Following the WannaCry attacks that caused major disruptions in May, this week saw another ransomware attack, dubbed Petya, that began in Ukraine before quickly spreading across Europe and the rest of the world. This ransomware encrypts a hard drive's index page until you pay a ransom of $300 in Bitcoins. However, latest studies say that the recent attack was not ransomware at all, but a 'wiper', like Shamoon, that destroys data permanently. The apparent guise of ransomware and the fact that Ukraine was first hit, just ahead of its Constitution Day, makes the case for the cyber-attacks to be state sponsored or have political motivations.
A cyber-security team at Comae has concluded that the Petya ransomware isn't in fact ransomware, and victims will not be able to get their files back even if they paid the ransom. The Petya wiper destroys certain sectors of the disk, making it impossible to retrieve the files even if you do get the recovery key after paying the ransom. They found that the code was too aggressive that made it impossible for victims to recover their data.
"The goal of a wiper is to destroy and damage. The goal of a ransomware is to make money. Different intent. Different motive. Different narrative. A ransomware has the ability to restore its modification such as (restoring the MBR like in the 2016 Petya, or decrypting files if the victim pays) - a wiper would simply destroy and exclude possibilities of restoration," the Comae statement said.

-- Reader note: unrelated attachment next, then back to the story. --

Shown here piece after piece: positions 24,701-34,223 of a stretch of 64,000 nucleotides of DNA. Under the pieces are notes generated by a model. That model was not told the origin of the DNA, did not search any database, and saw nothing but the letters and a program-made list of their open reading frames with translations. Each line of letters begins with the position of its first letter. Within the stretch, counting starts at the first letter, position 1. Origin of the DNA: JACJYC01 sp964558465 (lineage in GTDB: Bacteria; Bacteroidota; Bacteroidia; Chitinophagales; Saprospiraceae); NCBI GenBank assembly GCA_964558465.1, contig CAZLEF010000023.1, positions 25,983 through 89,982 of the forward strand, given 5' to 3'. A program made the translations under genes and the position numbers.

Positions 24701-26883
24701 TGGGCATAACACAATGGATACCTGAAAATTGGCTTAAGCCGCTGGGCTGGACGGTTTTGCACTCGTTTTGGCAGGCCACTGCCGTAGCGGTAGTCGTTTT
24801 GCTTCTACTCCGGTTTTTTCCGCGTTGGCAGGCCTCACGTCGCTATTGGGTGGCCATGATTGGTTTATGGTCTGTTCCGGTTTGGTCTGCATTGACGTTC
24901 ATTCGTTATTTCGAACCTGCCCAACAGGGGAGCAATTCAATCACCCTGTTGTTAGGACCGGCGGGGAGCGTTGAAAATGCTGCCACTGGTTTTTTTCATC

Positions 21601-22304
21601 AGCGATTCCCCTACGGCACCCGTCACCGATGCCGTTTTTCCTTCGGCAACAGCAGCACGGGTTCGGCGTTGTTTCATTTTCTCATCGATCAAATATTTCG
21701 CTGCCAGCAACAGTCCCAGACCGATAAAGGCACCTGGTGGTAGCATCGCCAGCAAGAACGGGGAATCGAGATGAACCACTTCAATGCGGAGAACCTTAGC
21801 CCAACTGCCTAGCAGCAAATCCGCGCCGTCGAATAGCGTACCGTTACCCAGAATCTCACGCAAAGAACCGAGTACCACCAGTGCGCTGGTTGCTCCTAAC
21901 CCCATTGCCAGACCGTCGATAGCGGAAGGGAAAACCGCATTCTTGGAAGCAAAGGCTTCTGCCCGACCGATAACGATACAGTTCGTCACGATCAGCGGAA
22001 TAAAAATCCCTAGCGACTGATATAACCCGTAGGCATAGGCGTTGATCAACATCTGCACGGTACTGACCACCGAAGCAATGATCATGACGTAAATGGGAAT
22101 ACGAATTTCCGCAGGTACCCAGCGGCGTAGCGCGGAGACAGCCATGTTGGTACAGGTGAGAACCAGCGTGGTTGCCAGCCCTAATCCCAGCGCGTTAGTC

Kaspersky Lab also reached a similar conclusion and detailed how the wiper was able to masquerade as a ransomware to trick victims into paying the ransom. The researches say that firstly, the attacker would need the installation ID to decrypt the victims disk. This ID contained crucial information for the recovery key in the 2016 Petya attack. But Tuesday's malware was generated using pseudorandom data that was unrelated to the corresponding key, which meant that the attacker would not be able to extract any decryption information.
Researchers say that the wiper is similar in nature to Shamoon that attacked Saudi Arabia back in 2012. They also said that malware, dubbed PetyaWrap, NotPetya, and ExPetr, that struck thousands this week had a ransom note that was meant to be a hoax to take advantage of the WannaCry incident last month and to control the media narrative, possibly deflecting from the truth.
Since Tuesday, around 45 people have paid the ransom with a total of $10,100 (roughly Rs. 6,52,310) worth in Bitcoins, and based on the new findings it is unlikely that that the victims managed to recover their data. This also means that the goal behind the attacks were never meant to make money, but cause damage instead.